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Santorini Volcano

Santorini, is unlike any other island in the whole world and it owns this uniqueness primarily to the volcano of the island. This is one of the most important volcanoes worldwide and it attracts dozens of scientists who visit the island along with the other tourists in order to observe it carefully. The volcano was ‘born’ from the sea and has significantly affected the geological form of the entire eastern Mediterranean – as well as human life and activity in the region.

The volcano of Santorini is active and was created millions of years ago. It is part of the Aegean volcanic arc (along with the volcanoes of Methana, Milos and Nisyros) and was formed by the movements of the African tectonic plate as it sinks beneath the Eurasian plate. Santorini (Thera) as we know it today is child of wild volcanic activity, which first shook the Aegean some 3600 years ago. Indeed Santorini was a volcanic island, initially called Strogyli, -in the prehistoric years- due to its round shape.The large eruption that took place in the Prehistoric Era and is known as the Minoan Eruption, is considered the largest in world history, together with the eruption of the Tabora volcano in Indonesia, in 1815. Since then, the volcano has erupted many times over the centuries, constantly changing the image of the island, creating and destroying several small islands in its perimeter.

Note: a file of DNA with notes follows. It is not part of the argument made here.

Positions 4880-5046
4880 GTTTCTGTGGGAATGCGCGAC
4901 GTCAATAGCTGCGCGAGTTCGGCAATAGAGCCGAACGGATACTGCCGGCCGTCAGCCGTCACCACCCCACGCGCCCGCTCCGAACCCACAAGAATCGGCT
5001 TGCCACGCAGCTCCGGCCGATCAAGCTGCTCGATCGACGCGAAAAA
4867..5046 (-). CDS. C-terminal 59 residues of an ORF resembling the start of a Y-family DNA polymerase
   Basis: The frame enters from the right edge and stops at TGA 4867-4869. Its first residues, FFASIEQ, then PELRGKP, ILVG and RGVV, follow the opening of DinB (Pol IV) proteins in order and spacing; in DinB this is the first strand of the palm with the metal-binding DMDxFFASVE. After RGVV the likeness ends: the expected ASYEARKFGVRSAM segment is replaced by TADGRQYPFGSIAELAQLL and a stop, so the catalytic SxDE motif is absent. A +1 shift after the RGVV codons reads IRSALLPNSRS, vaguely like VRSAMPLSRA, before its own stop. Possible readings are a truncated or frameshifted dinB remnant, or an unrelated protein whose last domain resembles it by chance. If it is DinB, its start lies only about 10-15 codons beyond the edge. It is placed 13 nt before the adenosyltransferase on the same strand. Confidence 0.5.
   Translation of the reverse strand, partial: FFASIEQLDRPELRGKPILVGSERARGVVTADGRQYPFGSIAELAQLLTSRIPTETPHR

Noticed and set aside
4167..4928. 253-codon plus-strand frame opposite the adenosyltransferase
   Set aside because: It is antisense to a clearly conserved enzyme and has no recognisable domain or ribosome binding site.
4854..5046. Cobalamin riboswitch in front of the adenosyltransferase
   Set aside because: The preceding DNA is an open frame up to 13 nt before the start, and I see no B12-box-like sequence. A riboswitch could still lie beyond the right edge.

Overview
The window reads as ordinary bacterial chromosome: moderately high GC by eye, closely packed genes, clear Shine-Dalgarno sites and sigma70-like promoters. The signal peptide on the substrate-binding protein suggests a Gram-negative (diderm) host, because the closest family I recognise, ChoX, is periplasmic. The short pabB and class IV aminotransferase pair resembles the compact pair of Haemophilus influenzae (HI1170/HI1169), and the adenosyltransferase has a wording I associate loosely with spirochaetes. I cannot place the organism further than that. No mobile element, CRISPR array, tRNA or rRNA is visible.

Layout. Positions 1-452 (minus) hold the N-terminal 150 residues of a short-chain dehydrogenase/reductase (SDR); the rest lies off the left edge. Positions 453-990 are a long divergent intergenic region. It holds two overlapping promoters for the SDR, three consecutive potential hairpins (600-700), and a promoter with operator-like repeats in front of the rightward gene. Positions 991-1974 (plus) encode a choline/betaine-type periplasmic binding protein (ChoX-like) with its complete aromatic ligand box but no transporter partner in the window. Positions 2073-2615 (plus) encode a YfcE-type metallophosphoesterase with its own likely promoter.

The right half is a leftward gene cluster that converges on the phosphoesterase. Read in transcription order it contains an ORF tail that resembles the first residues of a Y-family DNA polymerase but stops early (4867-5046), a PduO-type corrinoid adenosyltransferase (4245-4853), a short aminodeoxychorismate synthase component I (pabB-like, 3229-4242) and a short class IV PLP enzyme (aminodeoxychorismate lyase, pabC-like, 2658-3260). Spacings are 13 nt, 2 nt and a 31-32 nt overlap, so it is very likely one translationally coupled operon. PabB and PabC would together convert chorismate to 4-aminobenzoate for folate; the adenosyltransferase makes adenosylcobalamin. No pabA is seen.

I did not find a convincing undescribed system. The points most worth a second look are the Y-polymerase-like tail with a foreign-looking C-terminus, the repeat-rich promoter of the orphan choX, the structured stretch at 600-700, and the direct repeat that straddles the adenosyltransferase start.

What the locals mean today by volcano, is the small island of Nea Kameni, situated almost in the center of the circular perimeter formed by Santorini, Thirasia and Aspronisi. It is only logical, since on Nea Kameni one can see the fumaroles emitting steam from the depths of the earth, and a part of the island was formed only 60 years ago, during the eruption of 1950. The adjacent island of Palea Kameni was formed almost 2000 years ago, during the eruption of 47 AD.

Both islands of the volcano are open to the public and you can even walk upon them and visit the fumaroles of Nea Kameni or swim in the warm waters of Palea, where sulfur colors the water with a yellowish hew. Scientists from a wide range of disciplines closely monitor the volcanic activity, since the Santorini Cluster, which includes both of the volcanoes of the Palea and Nea Kameni and the submarine volcano, Kouloumpo, are considered to be the most active part of the Aegean volcanic arc.